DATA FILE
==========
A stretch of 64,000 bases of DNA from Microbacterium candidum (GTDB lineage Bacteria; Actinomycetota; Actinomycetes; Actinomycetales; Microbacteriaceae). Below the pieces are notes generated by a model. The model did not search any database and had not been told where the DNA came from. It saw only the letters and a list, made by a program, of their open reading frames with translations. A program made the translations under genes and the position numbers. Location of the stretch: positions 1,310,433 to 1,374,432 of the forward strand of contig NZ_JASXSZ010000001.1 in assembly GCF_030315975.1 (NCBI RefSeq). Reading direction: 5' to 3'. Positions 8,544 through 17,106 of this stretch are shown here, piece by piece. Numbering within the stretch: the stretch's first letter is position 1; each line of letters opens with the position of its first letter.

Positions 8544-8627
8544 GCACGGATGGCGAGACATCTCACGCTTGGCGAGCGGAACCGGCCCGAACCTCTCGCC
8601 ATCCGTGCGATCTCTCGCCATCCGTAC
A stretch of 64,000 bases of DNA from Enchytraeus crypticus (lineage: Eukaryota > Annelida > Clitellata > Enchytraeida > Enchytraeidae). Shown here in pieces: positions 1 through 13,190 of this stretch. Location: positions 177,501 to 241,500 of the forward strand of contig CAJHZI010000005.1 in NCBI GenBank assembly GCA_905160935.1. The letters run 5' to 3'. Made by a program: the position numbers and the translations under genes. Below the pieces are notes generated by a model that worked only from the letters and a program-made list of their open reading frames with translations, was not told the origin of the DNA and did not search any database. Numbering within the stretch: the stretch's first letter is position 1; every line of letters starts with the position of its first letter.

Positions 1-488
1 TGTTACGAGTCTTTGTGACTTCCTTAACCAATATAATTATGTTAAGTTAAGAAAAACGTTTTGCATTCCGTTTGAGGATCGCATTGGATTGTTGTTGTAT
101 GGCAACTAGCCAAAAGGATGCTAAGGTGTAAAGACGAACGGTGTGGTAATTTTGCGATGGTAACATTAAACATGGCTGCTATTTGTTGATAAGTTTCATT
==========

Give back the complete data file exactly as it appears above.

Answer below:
A stretch of 64,000 bases of DNA from Microbacterium candidum (GTDB lineage Bacteria; Actinomycetota; Actinomycetes; Actinomycetales; Microbacteriaceae). Below the pieces are notes generated by a model. The model did not search any database and had not been told where the DNA came from. It saw only the letters and a list, made by a program, of their open reading frames with translations. A program made the translations under genes and the position numbers. Location of the stretch: positions 1,310,433 to 1,374,432 of the forward strand of contig NZ_JASXSZ010000001.1 in assembly GCF_030315975.1 (NCBI RefSeq). Reading direction: 5' to 3'. Positions 8,544 through 17,106 of this stretch are shown here, piece by piece. Numbering within the stretch: the stretch's first letter is position 1; each line of letters opens with the position of its first letter.

Positions 8544-8627
8544 GCACGGATGGCGAGACATCTCACGCTTGGCGAGCGGAACCGGCCCGAACCTCTCGCC
8601 ATCCGTGCGATCTCTCGCCATCCGTAC
A stretch of 64,000 bases of DNA from Enchytraeus crypticus (lineage: Eukaryota > Annelida > Clitellata > Enchytraeida > Enchytraeidae). Shown here in pieces: positions 1 through 13,190 of this stretch. Location: positions 177,501 to 241,500 of the forward strand of contig CAJHZI010000005.1 in NCBI GenBank assembly GCA_905160935.1. The letters run 5' to 3'. Made by a program: the position numbers and the translations under genes. Below the pieces are notes generated by a model that worked only from the letters and a program-made list of their open reading frames with translations, was not told the origin of the DNA and did not search any database. Numbering within the stretch: the stretch's first letter is position 1; every line of letters starts with the position of its first letter.

Positions 1-488
1 TGTTACGAGTCTTTGTGACTTCCTTAACCAATATAATTATGTTAAGTTAAGAAAAACGTTTTGCATTCCGTTTGAGGATCGCATTGGATTGTTGTTGTAT
101 GGCAACTAGCCAAAAGGATGCTAAGGTGTAAAGACGAACGGTGTGGTAATTTTGCGATGGTAACATTAAACATGGCTGCTATTTGTTGATAAGTTTCATT